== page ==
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Caldwell veterans transform an architectural treasure to serve treasured Americans

Larry Kelly, a Navy veteran who served in the Korean War, holds a flag that will fly from the century-old flagpole at the Caldwell Veterans Memorial Hall.
Larry Kelly, a Navy veteran who served in the Korean War, holds a flag that will fly from the century-old flagpole at the Caldwell Veterans Memorial Hall. kgreen@idahostatesman.com

The old brick building on Cleveland Boulevard in Caldwell always served a civic purpose. It was a city library, one of hundreds built by steel magnate Andrew Carnegie in the early 1900s.

The building is now getting a new, expanded life as a much-needed center to serve some needs of the approximately 16,000 veterans in Canyon County.

Terry Harrell, chairman of the Caldwell Veterans’ Council, said he believes the center will attract closer to 25,000 veterans — including those from Malheur, Payette, Owyhee, Washington and Gem counties who currently have to travel to Boise for services at the VA. If you add veterans’ family members, said Harrell, the number rises to about 60,000.

Sometimes, having to travel to Boise keeps veterans from receiving services at all, especially those with eyesight issues or who don’t have a full day to spend on the road. If the veterans are able to raise the money they need, some of that will change in 2017, when the building opens its doors as the Caldwell Veterans Memorial Hall. The hall will offer job and counseling services, and public spaces for other programs and events.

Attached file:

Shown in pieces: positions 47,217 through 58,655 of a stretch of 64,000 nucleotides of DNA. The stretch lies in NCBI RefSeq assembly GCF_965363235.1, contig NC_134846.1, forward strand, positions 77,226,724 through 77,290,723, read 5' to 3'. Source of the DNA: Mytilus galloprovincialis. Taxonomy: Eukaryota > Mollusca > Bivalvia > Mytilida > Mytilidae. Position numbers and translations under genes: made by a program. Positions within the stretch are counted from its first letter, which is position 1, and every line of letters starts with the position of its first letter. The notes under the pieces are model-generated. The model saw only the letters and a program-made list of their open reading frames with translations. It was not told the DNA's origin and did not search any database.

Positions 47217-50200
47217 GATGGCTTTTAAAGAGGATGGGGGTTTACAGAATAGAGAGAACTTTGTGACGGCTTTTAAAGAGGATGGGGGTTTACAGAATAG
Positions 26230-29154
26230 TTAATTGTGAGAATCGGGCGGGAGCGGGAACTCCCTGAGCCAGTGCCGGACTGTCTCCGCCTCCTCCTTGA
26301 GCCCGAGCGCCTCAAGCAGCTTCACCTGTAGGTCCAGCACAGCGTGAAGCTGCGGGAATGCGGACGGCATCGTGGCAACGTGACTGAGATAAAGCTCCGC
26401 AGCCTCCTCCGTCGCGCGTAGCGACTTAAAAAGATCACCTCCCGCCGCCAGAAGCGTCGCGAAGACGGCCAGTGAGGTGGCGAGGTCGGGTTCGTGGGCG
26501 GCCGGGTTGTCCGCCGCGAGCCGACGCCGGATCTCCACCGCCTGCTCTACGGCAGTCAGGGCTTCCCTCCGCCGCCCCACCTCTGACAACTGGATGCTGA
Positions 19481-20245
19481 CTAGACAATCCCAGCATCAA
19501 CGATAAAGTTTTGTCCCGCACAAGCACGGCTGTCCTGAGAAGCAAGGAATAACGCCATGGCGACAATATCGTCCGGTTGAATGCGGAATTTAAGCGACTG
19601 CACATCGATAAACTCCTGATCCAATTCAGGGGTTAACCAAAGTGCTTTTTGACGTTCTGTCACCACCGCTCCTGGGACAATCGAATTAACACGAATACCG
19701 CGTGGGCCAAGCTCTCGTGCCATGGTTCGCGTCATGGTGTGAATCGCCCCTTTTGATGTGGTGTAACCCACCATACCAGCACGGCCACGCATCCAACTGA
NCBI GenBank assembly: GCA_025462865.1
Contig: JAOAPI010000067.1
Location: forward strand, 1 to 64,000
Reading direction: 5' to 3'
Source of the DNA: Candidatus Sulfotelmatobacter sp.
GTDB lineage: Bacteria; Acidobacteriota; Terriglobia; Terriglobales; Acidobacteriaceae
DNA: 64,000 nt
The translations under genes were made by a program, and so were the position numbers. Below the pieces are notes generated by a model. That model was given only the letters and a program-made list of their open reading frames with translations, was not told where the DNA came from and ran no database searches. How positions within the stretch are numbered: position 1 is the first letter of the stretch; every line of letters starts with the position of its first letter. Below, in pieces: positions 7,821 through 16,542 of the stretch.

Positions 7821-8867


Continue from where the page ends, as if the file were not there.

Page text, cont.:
The unique thing about the hall, Harrell said, is that it will be run “by veterans, for veterans, and we’ll always manage and control it.” That sets it apart from state or federal programs for veterans, he said.

Harrell, a U.S. Army and Army National Guard veteran who served with the 116th in Iraq between 2004-2005, told the Idaho Statesman more about plans for the building.

Q: What local veterans groups are involved in the project?

A: The Disabled American Veterans, the American Legion, the Veterans of Foreign Wars, the Coast Guard Auxiliary, the Marine Corps League and the Military Order of the Purple Heart are the groups we’ve been working with. But if you’re a veterans organization, we have our doors open. When veterans groups need space, we’ll find a way.

Q: How did the Caldwell Veterans’ Council get the building?

A: The building was the city library from 1914 to 1973. Then it became the Caldwell School District office until 2009. It was vacant until 2013, until the city bought it. In July of 2013, the mayor asked me if we’d be interested in making it a permanent place for veterans. Veterans groups had been meeting at the train depot, they really didn’t have a good place. So when the city offered us a 100-year lease for $1 a year, how could we say no? We put the paperwork together and got a plan. We put together a board of veterans from organizations in the west end of the Valley. They went out and started coordinating and fundraising.

Q: What’s the renovation costing?

A: We are trying to raise around $725,000 to cover electrical, plumbing, windows, heating and air. That also includes $350,000 for an ADA-compliant elevator. We’ve applied for grants and have gotten $10,000 grants from both the Canyon County Historical Society and the Laura Moore Cunningham Foundation. We’re working on projects as the funding comes through. When we get money, we line up volunteers to do the construction so all the money can go for materials.